Local Mayors “Unite” Against Hunger

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Saturday’s Mayors United features 10 mayors, 10 restaurants and caterers, 2 auctions, wine, beer and more

Sept. 22 event raises money to feed hungry children and families

Jacksonville, OR — In three years, ACCESS’s unique “Mayors United” event to fight hunger has raised enough money to provide 400,000 meals to feed local hungry families and individuals. This year’s event, presented by Wells Fargo, brings together mayors throughout Jackson County to fight hunger on Saturday, September 22, from 4 to 7 p.m., at the Jacksonville Bigham Knoll Event Center. The public is invited to join ACCESS and its sponsors for an early evening of tastings from local restaurants, wine and beer samplings, entertainment, live and silent auctions. Event proceeds will go to feed the hungry through the ACCESS Food Share Pantry Network of 24 food pantries.

Jacksonville Mayor Paul Becker (third from left) and his wife Sharon at last year's event

“No one should suffer from hunger, and it’s happening all around us. Mayors United is an easy and fun way we can all help our fellow neighbors who are going hungry. As mayors, we take pride in supporting ACCESS and the food banks within all of our communities. We encourage residents from throughout Jackson County to come out to Mayors United and enjoy great food, wine, beer, and more,” said Gary Wheeler, City of Medford Mayor.

“For people who have never attended Mayors United, it’s a great time that is open to anyone who wants to have fun, help feed the hungry, and maybe even rub shoulders with mayors from throughout Jackson County,” said Jackie Schad, ACCESS Executive Director.

Tickets are $40 per person, $75 per couple, or $300 per table ($350 after September 1), and seating is limited. To purchase tickets, call (541) 774-4312 or buy online at www.accesshelps.org.  For each dollar raised, ACCESS can provide five meals, or approximately five pounds of food, for local residents experiencing hunger.

Last year's event at the Bigham Knoll Event Center

A sampling of featured restaurants selected to represent Jackson County’s different cities include Jacksonville Inn, Silver Ridge Outfitters from Rogue River, Arbor House from Talent, Roscoe’s from Phoenix, Elements Tapas, Cupcake Creations, and Capers from Medford, Original Bobbio’s Pizza from Central Point, and Rogue River Lodge from Shady Cove. Valley View Winery and Southern Oregon Brewing will provide tastings and beverage sales. Coca Cola and Umpqua Dairy are also providing refreshments for guests.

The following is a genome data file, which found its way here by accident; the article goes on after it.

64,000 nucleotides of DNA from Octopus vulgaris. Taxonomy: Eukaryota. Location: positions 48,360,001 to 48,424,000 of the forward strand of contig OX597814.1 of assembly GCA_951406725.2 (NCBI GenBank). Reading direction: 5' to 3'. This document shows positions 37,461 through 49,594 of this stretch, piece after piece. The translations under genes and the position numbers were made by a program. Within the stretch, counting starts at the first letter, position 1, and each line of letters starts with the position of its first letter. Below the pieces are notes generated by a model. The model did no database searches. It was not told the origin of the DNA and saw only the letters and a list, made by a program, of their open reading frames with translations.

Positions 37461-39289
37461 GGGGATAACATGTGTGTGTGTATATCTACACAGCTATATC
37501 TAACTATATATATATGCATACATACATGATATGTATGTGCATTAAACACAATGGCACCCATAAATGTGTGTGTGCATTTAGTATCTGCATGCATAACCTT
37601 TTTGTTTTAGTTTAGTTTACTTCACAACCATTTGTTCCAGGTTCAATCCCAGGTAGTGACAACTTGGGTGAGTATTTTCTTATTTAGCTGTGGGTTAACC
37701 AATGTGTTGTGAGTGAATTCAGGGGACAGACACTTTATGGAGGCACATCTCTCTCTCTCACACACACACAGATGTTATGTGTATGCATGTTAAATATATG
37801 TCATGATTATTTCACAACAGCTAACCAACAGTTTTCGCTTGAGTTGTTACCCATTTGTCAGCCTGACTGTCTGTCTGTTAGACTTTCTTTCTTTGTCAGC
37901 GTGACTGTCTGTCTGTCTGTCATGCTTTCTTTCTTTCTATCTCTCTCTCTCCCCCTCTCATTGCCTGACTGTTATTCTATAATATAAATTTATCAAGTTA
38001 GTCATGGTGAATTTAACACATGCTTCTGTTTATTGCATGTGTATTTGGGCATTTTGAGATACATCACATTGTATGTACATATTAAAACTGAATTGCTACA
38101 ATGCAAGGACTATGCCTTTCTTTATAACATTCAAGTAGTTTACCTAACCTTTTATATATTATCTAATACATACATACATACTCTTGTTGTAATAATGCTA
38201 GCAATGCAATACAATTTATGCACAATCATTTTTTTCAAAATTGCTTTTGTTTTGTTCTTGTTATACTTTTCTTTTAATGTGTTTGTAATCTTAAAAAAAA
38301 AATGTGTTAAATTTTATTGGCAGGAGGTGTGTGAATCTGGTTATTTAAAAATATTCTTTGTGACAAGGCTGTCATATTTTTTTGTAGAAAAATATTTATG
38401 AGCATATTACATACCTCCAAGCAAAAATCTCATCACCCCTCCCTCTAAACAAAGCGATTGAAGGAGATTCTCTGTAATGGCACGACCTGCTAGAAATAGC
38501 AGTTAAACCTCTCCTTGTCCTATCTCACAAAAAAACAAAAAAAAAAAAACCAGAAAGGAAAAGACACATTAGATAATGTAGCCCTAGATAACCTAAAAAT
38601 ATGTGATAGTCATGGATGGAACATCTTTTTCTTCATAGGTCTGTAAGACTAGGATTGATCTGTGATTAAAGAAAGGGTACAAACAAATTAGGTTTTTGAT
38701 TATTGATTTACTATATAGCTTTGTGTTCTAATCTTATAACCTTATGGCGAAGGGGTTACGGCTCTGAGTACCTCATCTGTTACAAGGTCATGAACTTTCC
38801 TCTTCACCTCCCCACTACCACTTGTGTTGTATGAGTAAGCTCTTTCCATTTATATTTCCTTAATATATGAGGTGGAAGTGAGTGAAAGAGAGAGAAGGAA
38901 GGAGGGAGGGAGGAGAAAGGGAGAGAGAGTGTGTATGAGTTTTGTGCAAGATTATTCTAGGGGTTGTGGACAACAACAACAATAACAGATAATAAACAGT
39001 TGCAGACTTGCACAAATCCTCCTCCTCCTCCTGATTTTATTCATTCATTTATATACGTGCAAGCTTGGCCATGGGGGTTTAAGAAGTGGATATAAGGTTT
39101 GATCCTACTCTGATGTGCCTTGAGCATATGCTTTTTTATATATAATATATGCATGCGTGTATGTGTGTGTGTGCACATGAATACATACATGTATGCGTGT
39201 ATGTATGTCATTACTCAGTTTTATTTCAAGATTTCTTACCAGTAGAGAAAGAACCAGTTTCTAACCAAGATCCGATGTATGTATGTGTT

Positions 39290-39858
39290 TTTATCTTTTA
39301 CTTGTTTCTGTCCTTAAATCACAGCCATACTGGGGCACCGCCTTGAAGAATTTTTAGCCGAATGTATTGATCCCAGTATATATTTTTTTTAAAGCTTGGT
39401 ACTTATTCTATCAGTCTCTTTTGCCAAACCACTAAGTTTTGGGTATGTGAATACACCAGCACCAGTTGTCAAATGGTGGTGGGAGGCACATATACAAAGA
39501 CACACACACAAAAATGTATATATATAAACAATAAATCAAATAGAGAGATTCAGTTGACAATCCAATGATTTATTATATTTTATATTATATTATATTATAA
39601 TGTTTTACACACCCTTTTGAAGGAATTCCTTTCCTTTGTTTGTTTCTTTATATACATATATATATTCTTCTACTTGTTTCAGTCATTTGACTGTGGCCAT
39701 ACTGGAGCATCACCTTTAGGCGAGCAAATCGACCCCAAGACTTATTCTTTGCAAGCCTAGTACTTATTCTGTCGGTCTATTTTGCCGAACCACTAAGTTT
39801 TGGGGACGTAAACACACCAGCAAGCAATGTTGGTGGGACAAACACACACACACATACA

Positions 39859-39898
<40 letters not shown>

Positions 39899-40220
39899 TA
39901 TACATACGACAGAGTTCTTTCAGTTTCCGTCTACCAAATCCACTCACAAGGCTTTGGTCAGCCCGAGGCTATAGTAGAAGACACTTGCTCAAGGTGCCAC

Auction items include a Portland Pearl District getaway with Trailblazer tickets, group wine tours, golf tournament packages, dinners with local mayors, and unique vacation packages combining dining, lodging and Shakespeare tickets. For an updated list of auction items, visit www.accesshelps.org.

For live entertainment, attendees can enjoy singer Marcella Rose Ruikis with Dal Carver’s The Wild Goose Chase band. Their first gig together was at the annual Battle of the Bones festival in June.

Mayors United was created in 2009 to help feed the growing number of hungry residents in Jackson County. Last year, ACCESS fed 3,500 families, or 10,000 individuals, each month, and distributed over 44,000 food boxes and 2.9 million pounds of emergency food (55,000 pounds weekly). The number of people seeking food support has increased by over seven percent since 2010. Thirty-three percent of those ACCESS is helping to feed are children.

According to the Oregon Food Bank, growing levels of long-term unemployment have forced more people to seek food assistance. Hiring has stalled, keeping Oregon’s unemployment rate at 8.5% and 10.4% in Jackson County. In addition, 13% of Oregon’s children have at least one unemployed parent, ranking the state third-worst nationally. Hunger is especially hard on families, children, seniors, and those who are disabled. Hunger negatively impacts learning, health, productivity, and potential for both children and adults. Children who are hungry have more difficulty learning in school, and childhood hunger and malnutrition can lead to irreversible health problems later in life.

As the Community Action Agency of Jackson County, ACCESS has been helping Jackson County residents break the cycle of poverty since 1976. With a focus on education, ACCESS helps low-income families and seniors through economic crisis by guiding them through changes in habits to help them become self-sustaining. ACCESS currently serves Jackson County residents through 15 programs designed to address issues from one-time emergencies to longer-term issues. This institution is an equal opportunity provider.